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posted: 12/25/2013 5:31 AM

'Healing tree' helps Elburn family deal with mom's cancer

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  • Karen Beith, center, with her husband, Bill, and granddaughters Grace, Gretchen and Gabby.

       Karen Beith, center, with her husband, Bill, and granddaughters Grace, Gretchen and Gabby.
    John Starks | Staff Photographer

  • The handmade ornaments on "Becky's Healing Tree" keep the tree positive.

       The handmade ornaments on "Becky's Healing Tree" keep the tree positive.
    John Starks | Staff Photographer

  • Karen Beith and her granddaughters make ornaments for each holiday season.

       Karen Beith and her granddaughters make ornaments for each holiday season.
    John Starks | Staff Photographer

 
 

The Christmas tree at Karen and Bill Beith's home in Elburn has been up since December 2012 -- and it's not coming down anytime soon.

Karen, a social worker, left the tree up after the holidays and renamed it "Becky's Healing Tree" in honor of her daughter, Becky Sweeney of Huntley, who was diagnosed with Stage 4 breast cancer Dec. 21, 2012.

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For the past year, Becky's children -- Grace, 11, Gretchen, 8, and Gabby, 5, -- have been making seasonal ornaments with their grandmother for the tree.

"Kids have a hard time expressing themselves and preserving their feelings," Karen said. "(The tree) has become such a part of the house now. What it does is it affirms life."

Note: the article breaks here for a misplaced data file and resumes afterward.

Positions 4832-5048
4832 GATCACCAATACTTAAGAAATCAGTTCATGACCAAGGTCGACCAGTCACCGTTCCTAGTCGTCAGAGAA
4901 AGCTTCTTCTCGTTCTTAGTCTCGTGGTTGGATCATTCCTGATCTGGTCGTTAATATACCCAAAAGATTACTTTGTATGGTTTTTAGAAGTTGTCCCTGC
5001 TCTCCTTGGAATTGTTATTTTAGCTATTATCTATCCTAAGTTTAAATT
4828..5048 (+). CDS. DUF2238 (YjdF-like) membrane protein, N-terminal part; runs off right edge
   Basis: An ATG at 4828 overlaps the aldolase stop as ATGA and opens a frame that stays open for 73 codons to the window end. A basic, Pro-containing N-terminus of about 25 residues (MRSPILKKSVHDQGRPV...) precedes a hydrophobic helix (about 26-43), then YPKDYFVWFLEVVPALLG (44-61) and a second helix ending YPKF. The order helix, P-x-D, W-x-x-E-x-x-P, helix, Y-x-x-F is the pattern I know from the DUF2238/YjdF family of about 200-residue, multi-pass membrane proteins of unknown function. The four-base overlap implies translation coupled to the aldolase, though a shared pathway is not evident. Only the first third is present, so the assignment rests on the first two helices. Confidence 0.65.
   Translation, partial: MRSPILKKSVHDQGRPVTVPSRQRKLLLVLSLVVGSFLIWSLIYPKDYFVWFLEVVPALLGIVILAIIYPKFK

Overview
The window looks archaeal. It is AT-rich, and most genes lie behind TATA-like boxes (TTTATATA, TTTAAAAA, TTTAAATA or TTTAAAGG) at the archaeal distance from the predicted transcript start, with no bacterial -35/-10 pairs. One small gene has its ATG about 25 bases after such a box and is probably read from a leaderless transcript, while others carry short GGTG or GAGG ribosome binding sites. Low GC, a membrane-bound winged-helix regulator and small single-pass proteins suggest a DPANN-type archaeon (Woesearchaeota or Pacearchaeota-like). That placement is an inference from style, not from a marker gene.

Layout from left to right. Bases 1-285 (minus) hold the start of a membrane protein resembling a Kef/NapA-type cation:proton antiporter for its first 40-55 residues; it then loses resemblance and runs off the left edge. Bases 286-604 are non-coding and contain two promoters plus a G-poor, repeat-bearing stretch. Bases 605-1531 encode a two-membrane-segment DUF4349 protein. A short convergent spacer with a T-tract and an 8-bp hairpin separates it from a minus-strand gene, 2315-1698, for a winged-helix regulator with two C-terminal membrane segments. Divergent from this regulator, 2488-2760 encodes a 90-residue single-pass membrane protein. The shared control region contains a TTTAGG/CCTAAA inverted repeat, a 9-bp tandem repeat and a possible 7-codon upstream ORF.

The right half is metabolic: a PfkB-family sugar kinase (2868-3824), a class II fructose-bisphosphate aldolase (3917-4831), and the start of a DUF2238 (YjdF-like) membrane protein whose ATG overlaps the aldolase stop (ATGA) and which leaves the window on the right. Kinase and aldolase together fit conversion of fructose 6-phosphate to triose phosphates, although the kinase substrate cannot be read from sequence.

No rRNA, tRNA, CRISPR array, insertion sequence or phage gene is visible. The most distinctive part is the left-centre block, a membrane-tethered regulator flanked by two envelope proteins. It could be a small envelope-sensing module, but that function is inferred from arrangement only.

Karen's grandkids were a little puzzled at first, but after last February, when they all made Valentine ornaments, the concept really took off.

Now, the kids are determined to keep the tree up until their mom gets better.

Grace Sweeney said her favorite decoration was when they adorned the tree in beach and sandal stickers. On a pair of flip flops, they wrote "heal" on it instead of "heel."

"I thought it'd be fun to do, to decorate stuff. I get to write down funny stuff to help my mom feel better," Grace said.

Gretchen Sweeney said she was confused at first.

But, "Once we started to see what it was and made decorations, I started getting it more. Now, I really like it," she said. "Every month, we have a new decoration. It's cool."

Becky and her husband, Brian, appreciate the tree and how it's helped their kids deal with their mother's cancer.

Becky, who will turn 40 next month, goes to chemotherapy every three weeks.

Doctors diagnosed asymptomatic cancer in her spine and then determined it had spread.

Becky has purposely told her doctor she doesn't want specifics on the cancer or her long-term prognosis.

"You don't want to take for granted any time you have together because this may be my last Christmas," she says. "I hope to have another 20 years but, unfortunately, it can turn on a dime."

The tree, she says, has been beneficial.

"They love showing me what they have made and the different phrases used on each ornament," Becky said. "It's definitely opened the door to a lot of conversation."

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